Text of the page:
Wednesday, June 3, 2009
I like the birds of Stateville. Life is very dreary and depressing in prison. Oftentimes, I feel like a zombie, but the birds are amusing, interesting and cheerful. I watch them hop around looking for food or nesting materials. I hear them chirp and sing to each other. They sit and sing from window sills, the gun tower balcony, plumbing or electric pipes.
The courtship rituals of the birds are such I have not seen before, and involve the male bird conducting an elaborate dance around the female while chirping to impress her. If the female is unreceptive, she will peck at the male to go away, but he does not give up easily. Quite surprising is their passionate mating rituals that last a half hour or longer. The female will fly fast and recklessly, being closely followed by the male until landing on the ground where the male will pin the female down and they will peck at each other. Initially you might think they are fighting, but they are not, and occasionally their beaks will lock as if they were French kissing. The birds will flap around on the ground and in different positions until getting up to fly again. Then they repeat this ritual.
Sparrows are resourceful and smarter than one would expect. When thirsty, they will go to a leaking faucet. They turn upside down or hover like a Hummingbird to get a drink. They also will fly through a couple of doors at night to get into the prison shower. Their nests are elaborately made from garbage they find laying about: string, wires, pieces of cloth, broom straws. A scavenging bird finding no food will sometimes beg at the cell bars. I have turned to see a bird on my bars, chirping at me as if he were demanding food. I will always oblige such a courageous bird with a treat. Even when the birds do not beg, I will occasionally throw small pieces of bread, cookie crumbs, or their favorite, doughnuts, on the gallery, to the annoyance of the workers who must clean it up, or end up cleaning the bird droppings.
Today, when I came back from my visit, I noticed gallery workers had devised long poles by tying together broomsticks. They were using them to knock down the bird nests above. A guard was also using the butt of his rifle to knock down nests that were built underneath the balcony on the cell house outer wall. There were nest materials and tiny dead chicks all along the gallery wall. I was sad, and angered by this sight. A gallery worker seemed full of pride as he was pointing out to people the little dead birds. I said to him, "Do you take pleasure in killing baby birds?" He responded that it was not his doing and just his job to clean it up. It was a cruel sight to behold, but then again, the world is a cruel place.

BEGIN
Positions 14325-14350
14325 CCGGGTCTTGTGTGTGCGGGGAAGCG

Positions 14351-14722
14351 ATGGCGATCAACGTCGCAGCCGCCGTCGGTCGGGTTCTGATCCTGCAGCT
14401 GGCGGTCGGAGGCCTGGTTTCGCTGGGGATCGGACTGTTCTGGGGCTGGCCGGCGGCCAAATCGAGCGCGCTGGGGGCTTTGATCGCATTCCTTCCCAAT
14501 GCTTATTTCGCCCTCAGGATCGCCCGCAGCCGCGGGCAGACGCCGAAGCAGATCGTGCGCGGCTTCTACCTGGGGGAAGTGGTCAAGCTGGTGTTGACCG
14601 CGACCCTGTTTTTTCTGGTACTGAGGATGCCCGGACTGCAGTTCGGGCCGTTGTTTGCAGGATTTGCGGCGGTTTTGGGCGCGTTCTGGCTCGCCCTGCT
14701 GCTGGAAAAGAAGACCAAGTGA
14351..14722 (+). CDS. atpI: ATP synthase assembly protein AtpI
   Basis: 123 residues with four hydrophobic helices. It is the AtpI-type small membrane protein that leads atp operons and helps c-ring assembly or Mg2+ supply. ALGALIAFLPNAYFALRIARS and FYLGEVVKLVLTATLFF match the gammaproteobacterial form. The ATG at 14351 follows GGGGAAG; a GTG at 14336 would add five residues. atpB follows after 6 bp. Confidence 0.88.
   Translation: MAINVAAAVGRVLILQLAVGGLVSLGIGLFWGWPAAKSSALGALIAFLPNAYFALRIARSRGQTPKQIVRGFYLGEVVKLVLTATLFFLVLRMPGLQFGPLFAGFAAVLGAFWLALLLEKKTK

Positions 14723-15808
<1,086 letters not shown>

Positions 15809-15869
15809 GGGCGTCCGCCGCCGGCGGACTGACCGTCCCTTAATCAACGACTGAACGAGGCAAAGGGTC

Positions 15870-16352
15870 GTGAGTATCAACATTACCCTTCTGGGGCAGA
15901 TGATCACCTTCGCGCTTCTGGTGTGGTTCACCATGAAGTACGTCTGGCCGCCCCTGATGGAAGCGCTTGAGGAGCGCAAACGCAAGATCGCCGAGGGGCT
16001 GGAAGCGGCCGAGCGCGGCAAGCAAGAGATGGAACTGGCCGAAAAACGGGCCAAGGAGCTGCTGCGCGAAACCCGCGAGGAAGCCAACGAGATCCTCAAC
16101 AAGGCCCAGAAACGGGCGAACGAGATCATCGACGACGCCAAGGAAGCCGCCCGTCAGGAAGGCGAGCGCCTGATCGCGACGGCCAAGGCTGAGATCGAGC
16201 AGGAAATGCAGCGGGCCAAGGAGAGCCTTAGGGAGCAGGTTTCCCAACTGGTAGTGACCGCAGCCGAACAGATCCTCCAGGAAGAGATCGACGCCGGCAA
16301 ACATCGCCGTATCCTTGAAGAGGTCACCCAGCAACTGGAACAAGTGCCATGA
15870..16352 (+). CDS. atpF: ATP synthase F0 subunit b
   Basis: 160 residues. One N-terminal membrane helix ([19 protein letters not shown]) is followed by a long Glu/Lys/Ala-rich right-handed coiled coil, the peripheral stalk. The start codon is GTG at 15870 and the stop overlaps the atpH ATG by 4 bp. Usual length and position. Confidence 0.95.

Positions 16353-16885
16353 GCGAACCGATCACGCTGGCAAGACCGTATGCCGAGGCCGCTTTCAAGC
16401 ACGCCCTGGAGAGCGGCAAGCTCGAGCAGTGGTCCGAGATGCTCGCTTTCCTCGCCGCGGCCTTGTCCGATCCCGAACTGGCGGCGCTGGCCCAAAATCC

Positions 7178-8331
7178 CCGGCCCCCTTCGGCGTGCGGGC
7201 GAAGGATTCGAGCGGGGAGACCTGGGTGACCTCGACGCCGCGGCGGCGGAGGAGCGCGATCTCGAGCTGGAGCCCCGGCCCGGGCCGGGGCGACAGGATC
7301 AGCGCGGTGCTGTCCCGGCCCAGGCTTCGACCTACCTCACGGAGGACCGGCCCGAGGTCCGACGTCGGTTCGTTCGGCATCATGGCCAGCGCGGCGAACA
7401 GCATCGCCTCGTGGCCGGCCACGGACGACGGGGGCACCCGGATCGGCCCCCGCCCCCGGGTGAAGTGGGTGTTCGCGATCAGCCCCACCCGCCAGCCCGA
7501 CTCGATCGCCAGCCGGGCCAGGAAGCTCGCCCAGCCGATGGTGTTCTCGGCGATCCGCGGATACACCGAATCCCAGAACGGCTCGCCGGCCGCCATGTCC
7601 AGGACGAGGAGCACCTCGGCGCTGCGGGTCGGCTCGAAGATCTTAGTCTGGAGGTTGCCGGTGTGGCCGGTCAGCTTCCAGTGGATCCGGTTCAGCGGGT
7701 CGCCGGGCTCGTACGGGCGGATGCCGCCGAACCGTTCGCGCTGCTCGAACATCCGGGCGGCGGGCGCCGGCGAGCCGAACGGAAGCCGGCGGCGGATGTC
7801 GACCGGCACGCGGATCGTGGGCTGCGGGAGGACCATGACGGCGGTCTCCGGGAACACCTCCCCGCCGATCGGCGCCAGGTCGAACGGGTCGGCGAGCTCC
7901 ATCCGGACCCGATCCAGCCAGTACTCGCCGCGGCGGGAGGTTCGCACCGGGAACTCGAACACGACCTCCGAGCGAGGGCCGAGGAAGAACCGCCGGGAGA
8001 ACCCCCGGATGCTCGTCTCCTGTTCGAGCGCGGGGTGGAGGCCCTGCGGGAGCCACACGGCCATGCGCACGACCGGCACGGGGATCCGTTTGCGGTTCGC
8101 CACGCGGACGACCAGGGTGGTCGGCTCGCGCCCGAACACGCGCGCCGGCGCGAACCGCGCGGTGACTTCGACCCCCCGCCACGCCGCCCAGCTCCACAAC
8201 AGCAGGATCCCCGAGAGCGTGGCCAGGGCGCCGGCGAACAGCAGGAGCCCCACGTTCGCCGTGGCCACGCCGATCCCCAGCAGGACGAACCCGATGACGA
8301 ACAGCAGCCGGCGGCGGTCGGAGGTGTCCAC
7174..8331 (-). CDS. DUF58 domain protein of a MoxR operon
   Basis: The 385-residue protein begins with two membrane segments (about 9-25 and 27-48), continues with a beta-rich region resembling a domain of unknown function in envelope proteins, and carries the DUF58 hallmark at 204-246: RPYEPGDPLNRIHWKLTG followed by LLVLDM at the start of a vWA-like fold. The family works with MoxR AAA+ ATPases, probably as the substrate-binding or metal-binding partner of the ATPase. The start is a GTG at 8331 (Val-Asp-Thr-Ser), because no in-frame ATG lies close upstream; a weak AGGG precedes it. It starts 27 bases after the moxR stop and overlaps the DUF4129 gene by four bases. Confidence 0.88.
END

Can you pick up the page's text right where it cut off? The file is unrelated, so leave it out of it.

My cellie will occasionally joke that I am the "bird whisperer" because of my fondness of the birds and my low voice. I have contemplated capturing a bird to make my pet. However, the guards would never allow this, and I would have to hide it. Years ago, I could have made a Tweetie bird cage out of Popsicle sticks and placed it in the back corner of my cell. But, I would not have done this. I live in a cage, and although I am fed, I am not happy. I am away from my family and friends, and have had all freedom stripped from me. I would be condemning the bird to a lonely, miserable life--trapped in a cage and unable to fly.
When we are not on lockdown, the prisoners usually get two "recreation" periods a week. Rec is about 2 hours long, and consists of groups of prisoners being herded into one of three yards or the gym. "Big Yard" is Stateville's south yard, and favored by most prisoners. The Big Yard is literally big with plenty of grass, a quarter mile running track, basketball and handball courts, tables, telephones, and weights. The other yards are small, and consist of just two basketball courts surrounded by fence and razor wire. It is very cramped and there is nothing much to do but play basketball. I rarely ever go to the small yards.
It was nice to be on the south yard after being confined to my cell for a month. The last time we had "big yard" or any "recreation" was in February. The best thing about south yard is the space. I look upon the grass in such a way that I can avoid seeing the fencing, razor wire, gun tower, prison buildings, or any of the prisoners I must live with. For a few moments, I will pretend that I am alone and free.
The weights and benches on the yard are in very poor condition. There are also not many of them so prisoners must share by taking turns, or at times, arguing about them. Four benches made of welded steel and bolted wood, a steel incline bench with no seat, an unstable preacher bench made for a midget, and parallel bars make up all the south yard's equipment. Along with this are about 30 bars with weights welded onto them. These bars are not weights you would find at a health club, but scrap iron exposed to the elements. They are rusted, some are bent, uneven, or broken. There are no free weights or dumbbells to prohibit, or at least discourage, prisoners from using them as weapons.
Like the weights, the telephones are in the same shape. There are eight telephones, but only two of them work. We are allowed to use a phone brought to our cells, and I almost never use the yard phones so it is not much of a loss for me or possibly for any one else.
After walking the track for awhile by myself, I went to the weight pile. I avoided any crowd of people and used weights or equipment not being used or by only a few. I was careful not to aggravate a herniated disk in my lower back. My back pain can be severe, but I pushed myself through it. Before working out, I had chewed a few strong anti-inflammatories, but even so, I paid the price later for exercising. I don't regret it, and today was a relatively good day.